High, Low, Buffalo – Hiking the PCT in Oregon

If the sole reason you’re reading this is because the word “buffalo” caught your attention, I respect that. Because I don’t want to be too misleading though, I should probably break it to you that this post isn’t actually about the American bison.

I didn’t have any bison encounters on trail, but as I was writing this, I wondered – could bison have once roamed along the PCT corridor? After consulting Google, I learned that they were once widespread across the U.S., except for areas along the coasts, deserts of Southern California, Nevada, Arizona, New Mexico, and northern New England (fact check me here). I think that’s a resounding YES!

I promise this is all somehow relevant, just like this picture of me with the fern mustache…

Similar to “Rose, Bud, Thorn,” “High, Low, Buffalo” (HLB) is a type of reflective prompt I used as an outdoor educator to encourage more engagement from my students. It’s pretty straightforward – you share a “high” and “low” from your experience, with “buffalo” being something random.

Earlier on trail my friend Kai, an incredible human who is well-versed in the ways of outdoor & environmental ed., asked me over the phone what my HLB had been for the first few hundred miles of trail. Later on, I decided HLB would make for a fun occasional dinnertime activity at camp and much to my delight, my tramily members dutifully played along.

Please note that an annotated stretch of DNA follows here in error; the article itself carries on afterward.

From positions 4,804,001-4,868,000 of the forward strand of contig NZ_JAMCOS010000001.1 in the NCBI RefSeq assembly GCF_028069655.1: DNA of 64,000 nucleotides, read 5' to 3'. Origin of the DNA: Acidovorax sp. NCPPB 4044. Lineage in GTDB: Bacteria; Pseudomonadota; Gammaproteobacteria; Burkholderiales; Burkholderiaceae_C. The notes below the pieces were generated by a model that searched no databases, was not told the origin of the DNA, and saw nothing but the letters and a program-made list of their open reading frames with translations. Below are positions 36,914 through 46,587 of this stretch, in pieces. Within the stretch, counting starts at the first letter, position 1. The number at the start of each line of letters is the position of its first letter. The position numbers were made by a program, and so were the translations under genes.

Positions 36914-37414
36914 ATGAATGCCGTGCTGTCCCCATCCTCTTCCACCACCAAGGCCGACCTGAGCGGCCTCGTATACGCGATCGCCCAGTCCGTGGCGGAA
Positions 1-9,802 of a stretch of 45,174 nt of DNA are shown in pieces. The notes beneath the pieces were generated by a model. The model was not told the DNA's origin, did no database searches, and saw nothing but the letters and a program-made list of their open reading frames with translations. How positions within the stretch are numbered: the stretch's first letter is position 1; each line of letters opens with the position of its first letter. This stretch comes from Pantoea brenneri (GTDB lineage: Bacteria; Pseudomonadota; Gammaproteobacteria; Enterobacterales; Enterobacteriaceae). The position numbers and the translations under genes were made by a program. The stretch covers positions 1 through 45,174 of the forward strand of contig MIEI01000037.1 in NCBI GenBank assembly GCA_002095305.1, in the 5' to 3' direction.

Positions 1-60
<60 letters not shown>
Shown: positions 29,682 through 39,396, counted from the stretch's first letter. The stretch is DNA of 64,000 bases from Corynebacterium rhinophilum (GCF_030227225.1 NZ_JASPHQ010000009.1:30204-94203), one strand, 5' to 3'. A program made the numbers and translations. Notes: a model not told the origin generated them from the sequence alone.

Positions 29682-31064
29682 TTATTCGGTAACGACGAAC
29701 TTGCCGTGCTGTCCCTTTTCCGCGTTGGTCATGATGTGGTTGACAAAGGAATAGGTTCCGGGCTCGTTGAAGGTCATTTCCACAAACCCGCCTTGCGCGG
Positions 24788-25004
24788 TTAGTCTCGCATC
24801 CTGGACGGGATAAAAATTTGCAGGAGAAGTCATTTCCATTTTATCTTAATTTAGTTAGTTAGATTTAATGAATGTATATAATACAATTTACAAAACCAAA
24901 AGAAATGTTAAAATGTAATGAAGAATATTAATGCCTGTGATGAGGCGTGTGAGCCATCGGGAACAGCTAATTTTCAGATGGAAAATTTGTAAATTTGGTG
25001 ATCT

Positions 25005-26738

Two friends, Caesar (left) and Wall-E (right) I suckered into playing HLB

Oregon may be the shortest section on the PCT – and even shorter for me due to the Windigo Fire and Lionshead closures – but it was certainly not lacking in experiences. I could write a short novel on Oregon alone, but because I wouldn’t subject you to that, I’ve narrowed it down to a round of HLB instead. So here we go…


The People

Oregon was beautiful, and the people even more so. I can’t begin to count the number of times I exclaimed “people here are SO nice!” Starting the day I crossed the state line, instances of trail magic were plentiful. While traditional staples like hot dogs were a given (and much appreciated), so were things like fresh vegetables, fruits and salad. Sometimes there would be shade, lawn chairs, and coolers of cold beverages. I can recall one instance where a cidery came out to share all of the above plus the company of their very cute dog, and of course, some of their delicious cider.

You better believe my pace quickened when I saw this sign!

Trail magic also came in the form of hitches – and there were a lot of them. The day Wall-E, Bandit, and I were forced off trail from the Windigo Fire, the sweetest couple drove us an hour north to Shelter Cove so that we could resume hiking. They even made a stop for us along the way to get supplies and gave us dinner money – we tried to refuse, but they insisted and told us to “treat ourselves”…as if we hadn’t been treated enough already!